Reach 06 - Curation with Attitude

Visual Arts | Na h-Ealain Lèirsinneach

Photograph of a person's boots, standing next to drawings on the floor. Taken at 'Glasgow Kiss', A film and drawing event devised by MLitt Curatorial Practice (Contemporary Art) student Eilidh Ratcliffe, 2014

The new MLitt Curatorial Practice (Contemporary Art) has attitude, according to lecturer Lesley Young. A collaboration between Glasgow University and Glasgow School of Art, it is an exciting addition to the contemporary visual arts scene in Glasgow. At the same time, it is a reflection of the city’s success as a place for artists to live and work. For many years, a strength of the scene has been its independence from London, meaning that artists here are diverse and involved in different debates; the Curatorial Practice course encourages similar diversity.

Curatorial students work alongside practice based students in their studio, used for production, making and display at Glasgow School of Art. This is important for the course, which aims to link students with the wider visual arts community. Glasgow itself has what Lesley Young describes as a ‘critical mass’ of artists, and believes the course will be a great addition to the strong professional community involved in visual culture. For Glasgow, too, it builds on the idea that the city is a destination for contemporary art, artists and critics.

The inaugural cohort of curatorial practice students has already demonstrated the broad networks that are available to it. As a collective they have worked with The Lighthouse to present Creative Times’ Stockholm Summit, hosted events in their Merchant City studio and by curated The only way to do it is to do it an exhibition at the university’s Hunterian Art Gallery.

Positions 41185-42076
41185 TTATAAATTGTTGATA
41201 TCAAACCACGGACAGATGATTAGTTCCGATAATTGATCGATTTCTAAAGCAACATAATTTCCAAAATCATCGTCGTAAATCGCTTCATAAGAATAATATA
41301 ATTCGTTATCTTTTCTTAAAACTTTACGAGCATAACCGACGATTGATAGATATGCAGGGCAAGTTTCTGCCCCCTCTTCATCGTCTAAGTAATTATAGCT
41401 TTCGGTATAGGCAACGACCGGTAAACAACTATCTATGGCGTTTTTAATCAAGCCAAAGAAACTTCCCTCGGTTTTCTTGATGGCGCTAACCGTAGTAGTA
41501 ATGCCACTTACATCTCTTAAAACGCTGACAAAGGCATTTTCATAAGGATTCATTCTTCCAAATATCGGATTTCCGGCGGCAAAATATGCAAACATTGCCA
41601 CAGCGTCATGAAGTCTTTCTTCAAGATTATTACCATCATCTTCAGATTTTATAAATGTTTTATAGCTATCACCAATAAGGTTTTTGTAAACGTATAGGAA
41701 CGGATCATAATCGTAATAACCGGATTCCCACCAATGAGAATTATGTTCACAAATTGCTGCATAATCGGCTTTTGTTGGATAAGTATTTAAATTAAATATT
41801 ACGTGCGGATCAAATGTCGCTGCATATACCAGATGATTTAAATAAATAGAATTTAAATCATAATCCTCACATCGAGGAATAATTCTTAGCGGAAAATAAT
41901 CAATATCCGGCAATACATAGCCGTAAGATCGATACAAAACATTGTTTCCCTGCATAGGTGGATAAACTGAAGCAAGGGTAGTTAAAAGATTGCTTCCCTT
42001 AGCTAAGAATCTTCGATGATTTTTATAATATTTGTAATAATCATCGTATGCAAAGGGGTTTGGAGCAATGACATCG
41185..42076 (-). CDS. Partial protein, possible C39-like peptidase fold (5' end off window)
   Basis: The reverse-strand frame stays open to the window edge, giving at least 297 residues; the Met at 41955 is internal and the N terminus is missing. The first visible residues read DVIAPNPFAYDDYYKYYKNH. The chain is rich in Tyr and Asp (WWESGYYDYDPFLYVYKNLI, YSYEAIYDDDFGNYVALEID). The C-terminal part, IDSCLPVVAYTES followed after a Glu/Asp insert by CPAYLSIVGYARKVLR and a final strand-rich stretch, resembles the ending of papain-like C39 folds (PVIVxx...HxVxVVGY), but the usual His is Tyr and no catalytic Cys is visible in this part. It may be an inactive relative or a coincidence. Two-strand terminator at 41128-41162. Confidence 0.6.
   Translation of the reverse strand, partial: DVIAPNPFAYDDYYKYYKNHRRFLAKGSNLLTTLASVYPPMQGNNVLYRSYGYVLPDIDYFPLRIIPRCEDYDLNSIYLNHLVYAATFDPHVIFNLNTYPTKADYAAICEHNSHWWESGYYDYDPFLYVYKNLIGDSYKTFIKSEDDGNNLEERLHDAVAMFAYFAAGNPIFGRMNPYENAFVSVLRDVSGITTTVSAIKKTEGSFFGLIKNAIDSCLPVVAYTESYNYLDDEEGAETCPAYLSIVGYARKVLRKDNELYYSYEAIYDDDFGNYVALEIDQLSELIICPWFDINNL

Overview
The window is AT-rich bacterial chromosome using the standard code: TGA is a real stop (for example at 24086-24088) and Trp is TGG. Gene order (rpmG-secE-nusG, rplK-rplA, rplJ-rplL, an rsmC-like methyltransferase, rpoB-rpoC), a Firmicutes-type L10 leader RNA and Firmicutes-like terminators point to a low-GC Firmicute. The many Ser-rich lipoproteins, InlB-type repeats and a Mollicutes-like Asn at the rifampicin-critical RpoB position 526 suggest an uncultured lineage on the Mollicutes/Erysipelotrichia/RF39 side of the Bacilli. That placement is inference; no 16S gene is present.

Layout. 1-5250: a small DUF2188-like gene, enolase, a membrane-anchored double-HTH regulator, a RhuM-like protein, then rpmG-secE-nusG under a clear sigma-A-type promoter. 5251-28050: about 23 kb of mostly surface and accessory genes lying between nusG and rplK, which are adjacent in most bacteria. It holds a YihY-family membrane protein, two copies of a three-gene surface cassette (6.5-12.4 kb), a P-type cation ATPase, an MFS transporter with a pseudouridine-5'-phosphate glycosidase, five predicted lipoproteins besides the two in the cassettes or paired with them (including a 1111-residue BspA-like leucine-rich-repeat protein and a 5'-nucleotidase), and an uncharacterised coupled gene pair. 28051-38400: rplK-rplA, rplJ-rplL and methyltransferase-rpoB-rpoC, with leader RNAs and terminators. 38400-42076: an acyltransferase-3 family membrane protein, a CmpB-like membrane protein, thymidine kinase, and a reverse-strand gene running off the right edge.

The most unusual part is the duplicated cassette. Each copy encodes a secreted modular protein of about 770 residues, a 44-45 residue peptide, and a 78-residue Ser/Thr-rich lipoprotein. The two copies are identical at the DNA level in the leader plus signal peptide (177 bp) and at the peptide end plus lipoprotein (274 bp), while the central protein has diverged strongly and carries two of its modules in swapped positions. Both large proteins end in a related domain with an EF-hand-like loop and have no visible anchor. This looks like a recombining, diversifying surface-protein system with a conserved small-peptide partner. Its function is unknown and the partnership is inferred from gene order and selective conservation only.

The only way to do it is to do it draws on The Hunterian’s collection of post-war American prints, within which the students spotted that many of the artists had studied or taught at the radical art school Black Mountain College. The college’s ethos of ‘making and doing’ was one that mapped onto the ‘do it yourself’ approach found in Glasgow, allowing Glasgow based contemporary artists, Raydale Dower, Ciara Phillips and G.O.D.S (Glasgow Open Dance School) to be invited into the exhibition. To draw out the significance of the connections a series of ‘activations’ will be presented alongside the exhibition that allow the public to get involved - opportunities for audiences, artists, and the young curators encounter and learn from each other.

If you are a student who would like to find out more about the course, or an organisation that could offer an opportunity to students, please get in touch for information by emailing



If you wish to find out more about this article or about how you can progress your ideas (i) as an academic wishing to engage with a non-academic organisation or (ii) as a non-academic organisation interested in engaging with the academic knowledge base, please email the College of Arts KE Team.


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